Ferrari-Carano – 2007 Petit Verdot

April 16, 2009

The Facts:

Ferrari-Carano is perhaps best known for their Sonoma County Fumé Blanc which is a staple of restaurant wine lists, all over. But that wine, well known as it is only tells a small piece of the impressive Ferrari-Carano offerings. From well known blends, and county designate wines, to single vineyard offerings, Ferrari-Carano has wines with a wide array of intents and purposes. In the short term we’re going to look at three of their more limited offerings. Also look for us to cover other wines from Ferrari-Carano on a go forward basis.

The 2007 Ferrari-Carano Petit Verdot is made from hand harvested fruit. This offering is all Dry Creek fruit and 100% Petit Verdot. This wine was aged in a combination of (35%) new French oak and (65%) older French and Hungarian oak barrels. A mere 462 cases of this selection were produced and it sells directly through the winery for $38.

Gabe’s Take:

It’s rare that a standalone Petit Verdot comes across my desk. Most often this varietal is used in Bordeaux style blends. So the relative scarcity of it, made me anticipate tasting this wine quite a bit. Dark fruit, mainly plum and blueberry dominate the nose. Hints of vanilla are present but they don’t really make a forceful presence until later. The palate is a veritable explosion of continued black fruit, underpinned by solid spice components. Both black and white pepper are prominent on the palate. The finish shows some toasty oak notes, emerging earth, continued spice, a bit of pleasing, lip puckering tartness, hints of bacon fat, and more prominent vanilla. This Petit Verdot has a tannic structure that is both firm and elegant. Terrific acidity frames everything and keeps this wine in perfect balance.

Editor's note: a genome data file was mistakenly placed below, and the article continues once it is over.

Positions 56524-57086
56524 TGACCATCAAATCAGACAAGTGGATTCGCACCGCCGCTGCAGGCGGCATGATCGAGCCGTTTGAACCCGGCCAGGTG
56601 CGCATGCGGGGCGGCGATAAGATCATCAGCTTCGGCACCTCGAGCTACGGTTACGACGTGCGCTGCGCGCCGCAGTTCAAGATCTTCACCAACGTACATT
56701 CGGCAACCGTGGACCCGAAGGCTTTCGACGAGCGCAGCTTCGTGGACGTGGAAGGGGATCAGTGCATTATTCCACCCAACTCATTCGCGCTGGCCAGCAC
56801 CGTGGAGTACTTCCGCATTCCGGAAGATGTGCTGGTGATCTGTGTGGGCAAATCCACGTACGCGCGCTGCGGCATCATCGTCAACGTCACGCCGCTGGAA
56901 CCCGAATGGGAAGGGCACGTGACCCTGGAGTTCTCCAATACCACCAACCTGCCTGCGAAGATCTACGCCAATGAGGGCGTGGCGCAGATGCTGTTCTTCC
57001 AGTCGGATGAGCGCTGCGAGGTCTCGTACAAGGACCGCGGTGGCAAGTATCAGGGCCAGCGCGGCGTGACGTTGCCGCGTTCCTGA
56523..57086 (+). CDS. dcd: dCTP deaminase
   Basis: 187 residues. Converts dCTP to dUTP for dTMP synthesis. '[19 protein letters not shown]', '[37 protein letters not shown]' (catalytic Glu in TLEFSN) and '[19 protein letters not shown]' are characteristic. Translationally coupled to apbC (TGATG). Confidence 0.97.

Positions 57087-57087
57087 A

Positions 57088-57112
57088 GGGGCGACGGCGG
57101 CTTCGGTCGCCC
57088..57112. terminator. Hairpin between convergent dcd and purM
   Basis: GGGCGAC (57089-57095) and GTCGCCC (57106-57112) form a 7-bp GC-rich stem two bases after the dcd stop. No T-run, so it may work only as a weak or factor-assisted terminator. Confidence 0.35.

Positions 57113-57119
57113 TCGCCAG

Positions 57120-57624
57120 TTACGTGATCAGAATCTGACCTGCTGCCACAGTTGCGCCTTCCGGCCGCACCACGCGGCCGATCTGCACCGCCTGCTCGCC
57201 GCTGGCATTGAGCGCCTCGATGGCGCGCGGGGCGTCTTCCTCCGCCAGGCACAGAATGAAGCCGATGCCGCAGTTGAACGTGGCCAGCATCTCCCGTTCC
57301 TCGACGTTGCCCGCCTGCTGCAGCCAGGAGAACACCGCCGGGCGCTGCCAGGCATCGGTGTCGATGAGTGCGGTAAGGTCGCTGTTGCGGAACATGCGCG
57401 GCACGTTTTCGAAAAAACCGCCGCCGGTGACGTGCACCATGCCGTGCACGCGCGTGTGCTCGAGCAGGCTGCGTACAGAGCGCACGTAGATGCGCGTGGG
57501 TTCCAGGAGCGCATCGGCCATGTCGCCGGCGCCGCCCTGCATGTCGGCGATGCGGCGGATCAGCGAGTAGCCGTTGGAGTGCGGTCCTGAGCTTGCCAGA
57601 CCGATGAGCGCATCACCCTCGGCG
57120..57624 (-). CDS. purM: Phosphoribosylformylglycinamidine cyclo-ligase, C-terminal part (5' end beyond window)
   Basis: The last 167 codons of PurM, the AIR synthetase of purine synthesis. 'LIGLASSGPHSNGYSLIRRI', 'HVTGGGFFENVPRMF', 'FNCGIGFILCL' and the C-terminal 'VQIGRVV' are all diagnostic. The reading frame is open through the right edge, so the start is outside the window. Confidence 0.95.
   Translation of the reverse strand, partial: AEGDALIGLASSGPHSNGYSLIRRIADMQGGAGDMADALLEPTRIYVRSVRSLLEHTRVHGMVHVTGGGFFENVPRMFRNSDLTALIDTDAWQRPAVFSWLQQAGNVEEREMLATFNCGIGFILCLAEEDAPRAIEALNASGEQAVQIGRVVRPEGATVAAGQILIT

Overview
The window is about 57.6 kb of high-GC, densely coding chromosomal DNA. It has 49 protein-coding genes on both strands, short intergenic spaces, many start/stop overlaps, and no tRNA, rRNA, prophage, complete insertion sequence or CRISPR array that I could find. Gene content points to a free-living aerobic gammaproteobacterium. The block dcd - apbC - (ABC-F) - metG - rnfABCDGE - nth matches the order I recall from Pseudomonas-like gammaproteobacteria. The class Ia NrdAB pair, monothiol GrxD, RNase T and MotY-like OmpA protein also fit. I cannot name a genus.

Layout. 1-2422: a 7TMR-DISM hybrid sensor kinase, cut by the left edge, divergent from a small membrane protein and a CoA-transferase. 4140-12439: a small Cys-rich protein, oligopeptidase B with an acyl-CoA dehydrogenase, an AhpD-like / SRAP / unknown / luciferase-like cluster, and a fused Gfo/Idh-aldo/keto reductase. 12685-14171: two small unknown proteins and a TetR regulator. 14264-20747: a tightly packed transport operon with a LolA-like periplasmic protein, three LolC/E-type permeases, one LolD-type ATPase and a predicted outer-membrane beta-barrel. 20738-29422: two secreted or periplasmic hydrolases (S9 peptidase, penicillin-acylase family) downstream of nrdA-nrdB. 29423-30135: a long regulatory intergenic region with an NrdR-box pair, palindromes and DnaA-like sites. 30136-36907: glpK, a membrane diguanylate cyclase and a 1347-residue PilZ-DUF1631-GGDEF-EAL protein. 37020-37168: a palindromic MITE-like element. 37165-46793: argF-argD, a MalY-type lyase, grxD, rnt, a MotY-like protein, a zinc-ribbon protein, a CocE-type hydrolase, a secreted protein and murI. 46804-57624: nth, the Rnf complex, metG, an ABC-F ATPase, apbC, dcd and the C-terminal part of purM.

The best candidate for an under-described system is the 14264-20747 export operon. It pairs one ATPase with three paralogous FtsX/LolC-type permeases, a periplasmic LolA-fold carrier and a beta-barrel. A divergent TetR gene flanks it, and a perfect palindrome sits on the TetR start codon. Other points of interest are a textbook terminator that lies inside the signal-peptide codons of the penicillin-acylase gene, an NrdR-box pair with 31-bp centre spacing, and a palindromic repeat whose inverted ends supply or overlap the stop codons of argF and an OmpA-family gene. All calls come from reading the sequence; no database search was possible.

What I like most about this wine is how well it combines rich, mouth-filling fruit and elegance. It’s big, but it’s restrained. It’s elegant but it’s also a little bit boisterous. Decanting this wine for about an hour is my recommendation. If you have the patience to lay this offering down for a few years I suspect short term aging (3-5 years) will only serve to enhance the already enticing earthy qualities. This is a wine worth making an extra effort to acquire.

Dave’s Take:

There is absolutely nothing petite about this Petit Verdot. As Gabe said, the scarcity of this as a 100% varietal had me excited to try it from the onset. I wasn’t disappointed. I liken this wine to a fat lady on a high wire – big, beautiful, and balanced.

The dark fruit, earth and toasted oak are again in my sweet spot. This definitely should age for best results, but I loved it now. I won’t bore you by restating what Gabe had to say, our notes were essentially the same, instead I’d like to ponder a couple of questions. First, why don’t wineries make more of this as a single varietal? Also, bacon fat?????? I know this is in here, as well as with many other wines, but where does it come from???? I like meat with my wine, but please. There must be a secret that is being held tight to the chest. All I can do is warn all pigs to stay as far from Dry Creek as possible.  Oh…and one more warning…this single varietal Petit Verdot will probably not be available forever, find it while you can, this one you won’t regret.

Please vote for Drink Dry Creek!

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